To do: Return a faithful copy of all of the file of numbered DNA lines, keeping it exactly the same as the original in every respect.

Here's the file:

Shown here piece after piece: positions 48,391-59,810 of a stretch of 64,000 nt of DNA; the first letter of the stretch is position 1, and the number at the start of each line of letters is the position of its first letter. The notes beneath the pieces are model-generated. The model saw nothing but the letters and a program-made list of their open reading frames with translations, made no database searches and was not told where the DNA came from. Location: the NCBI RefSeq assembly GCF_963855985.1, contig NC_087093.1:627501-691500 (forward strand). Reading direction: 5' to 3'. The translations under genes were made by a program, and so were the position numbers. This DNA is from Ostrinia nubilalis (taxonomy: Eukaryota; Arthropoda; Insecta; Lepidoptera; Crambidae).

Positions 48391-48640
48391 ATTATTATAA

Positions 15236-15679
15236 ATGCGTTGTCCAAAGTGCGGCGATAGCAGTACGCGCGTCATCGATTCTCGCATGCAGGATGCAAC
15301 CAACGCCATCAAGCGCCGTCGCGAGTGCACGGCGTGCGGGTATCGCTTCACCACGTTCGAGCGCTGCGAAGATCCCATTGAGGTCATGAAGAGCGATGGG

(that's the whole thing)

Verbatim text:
Shown here piece after piece: positions 48,391-59,810 of a stretch of 64,000 nt of DNA; the first letter of the stretch is position 1, and the number at the start of each line of letters is the position of its first letter. The notes beneath the pieces are model-generated. The model saw nothing but the letters and a program-made list of their open reading frames with translations, made no database searches and was not told where the DNA came from. Location: the NCBI RefSeq assembly GCF_963855985.1, contig NC_087093.1:627501-691500 (forward strand). Reading direction: 5' to 3'. The translations under genes were made by a program, and so were the position numbers. This DNA is from Ostrinia nubilalis (taxonomy: Eukaryota; Arthropoda; Insecta; Lepidoptera; Crambidae).

Positions 48391-48640
48391 ATTATTATAA

Positions 15236-15679
15236 ATGCGTTGTCCAAAGTGCGGCGATAGCAGTACGCGCGTCATCGATTCTCGCATGCAGGATGCAAC
15301 CAACGCCATCAAGCGCCGTCGCGAGTGCACGGCGTGCGGGTATCGCTTCACCACGTTCGAGCGCTGCGAAGATCCCATTGAGGTCATGAAGAGCGATGGG